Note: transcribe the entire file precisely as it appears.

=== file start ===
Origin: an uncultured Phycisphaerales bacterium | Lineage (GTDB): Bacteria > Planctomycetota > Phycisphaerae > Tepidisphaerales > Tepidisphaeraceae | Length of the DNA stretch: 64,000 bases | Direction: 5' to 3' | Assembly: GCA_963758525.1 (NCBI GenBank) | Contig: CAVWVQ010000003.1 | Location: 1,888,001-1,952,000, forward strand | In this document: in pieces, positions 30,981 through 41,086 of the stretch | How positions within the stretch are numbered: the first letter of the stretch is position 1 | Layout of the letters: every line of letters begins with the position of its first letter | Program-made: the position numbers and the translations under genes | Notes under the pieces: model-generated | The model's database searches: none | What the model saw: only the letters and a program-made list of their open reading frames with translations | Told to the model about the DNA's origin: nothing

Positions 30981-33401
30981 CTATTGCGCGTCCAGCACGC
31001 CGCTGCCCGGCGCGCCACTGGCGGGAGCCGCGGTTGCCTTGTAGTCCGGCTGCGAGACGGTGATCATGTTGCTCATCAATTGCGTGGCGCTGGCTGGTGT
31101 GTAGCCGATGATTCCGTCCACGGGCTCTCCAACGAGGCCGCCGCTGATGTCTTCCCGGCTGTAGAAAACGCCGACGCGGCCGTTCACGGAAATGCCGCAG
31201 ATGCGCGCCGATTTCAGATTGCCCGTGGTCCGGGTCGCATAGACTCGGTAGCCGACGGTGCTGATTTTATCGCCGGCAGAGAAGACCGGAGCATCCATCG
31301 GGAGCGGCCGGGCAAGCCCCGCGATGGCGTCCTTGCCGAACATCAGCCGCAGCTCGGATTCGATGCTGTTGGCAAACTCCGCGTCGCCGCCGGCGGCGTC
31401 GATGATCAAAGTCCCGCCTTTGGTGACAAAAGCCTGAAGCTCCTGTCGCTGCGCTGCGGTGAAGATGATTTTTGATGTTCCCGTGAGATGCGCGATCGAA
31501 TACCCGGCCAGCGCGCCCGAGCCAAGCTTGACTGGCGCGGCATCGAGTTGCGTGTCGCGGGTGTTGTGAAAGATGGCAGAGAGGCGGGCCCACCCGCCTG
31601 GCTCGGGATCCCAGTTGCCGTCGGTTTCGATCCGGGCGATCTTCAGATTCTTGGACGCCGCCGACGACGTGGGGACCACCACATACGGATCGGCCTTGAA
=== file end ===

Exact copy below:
Origin: an uncultured Phycisphaerales bacterium | Lineage (GTDB): Bacteria > Planctomycetota > Phycisphaerae > Tepidisphaerales > Tepidisphaeraceae | Length of the DNA stretch: 64,000 bases | Direction: 5' to 3' | Assembly: GCA_963758525.1 (NCBI GenBank) | Contig: CAVWVQ010000003.1 | Location: 1,888,001-1,952,000, forward strand | In this document: in pieces, positions 30,981 through 41,086 of the stretch | How positions within the stretch are numbered: the first letter of the stretch is position 1 | Layout of the letters: every line of letters begins with the position of its first letter | Program-made: the position numbers and the translations under genes | Notes under the pieces: model-generated | The model's database searches: none | What the model saw: only the letters and a program-made list of their open reading frames with translations | Told to the model about the DNA's origin: nothing

Positions 30981-33401
30981 CTATTGCGCGTCCAGCACGC
31001 CGCTGCCCGGCGCGCCACTGGCGGGAGCCGCGGTTGCCTTGTAGTCCGGCTGCGAGACGGTGATCATGTTGCTCATCAATTGCGTGGCGCTGGCTGGTGT
31101 GTAGCCGATGATTCCGTCCACGGGCTCTCCAACGAGGCCGCCGCTGATGTCTTCCCGGCTGTAGAAAACGCCGACGCGGCCGTTCACGGAAATGCCGCAG
31201 ATGCGCGCCGATTTCAGATTGCCCGTGGTCCGGGTCGCATAGACTCGGTAGCCGACGGTGCTGATTTTATCGCCGGCAGAGAAGACCGGAGCATCCATCG
31301 GGAGCGGCCGGGCAAGCCCCGCGATGGCGTCCTTGCCGAACATCAGCCGCAGCTCGGATTCGATGCTGTTGGCAAACTCCGCGTCGCCGCCGGCGGCGTC
31401 GATGATCAAAGTCCCGCCTTTGGTGACAAAAGCCTGAAGCTCCTGTCGCTGCGCTGCGGTGAAGATGATTTTTGATGTTCCCGTGAGATGCGCGATCGAA
31501 TACCCGGCCAGCGCGCCCGAGCCAAGCTTGACTGGCGCGGCATCGAGTTGCGTGTCGCGGGTGTTGTGAAAGATGGCAGAGAGGCGGGCCCACCCGCCTG
31601 GCTCGGGATCCCAGTTGCCGTCGGTTTCGATCCGGGCGATCTTCAGATTCTTGGACGCCGCCGACGACGTGGGGACCACCACATACGGATCGGCCTTGAA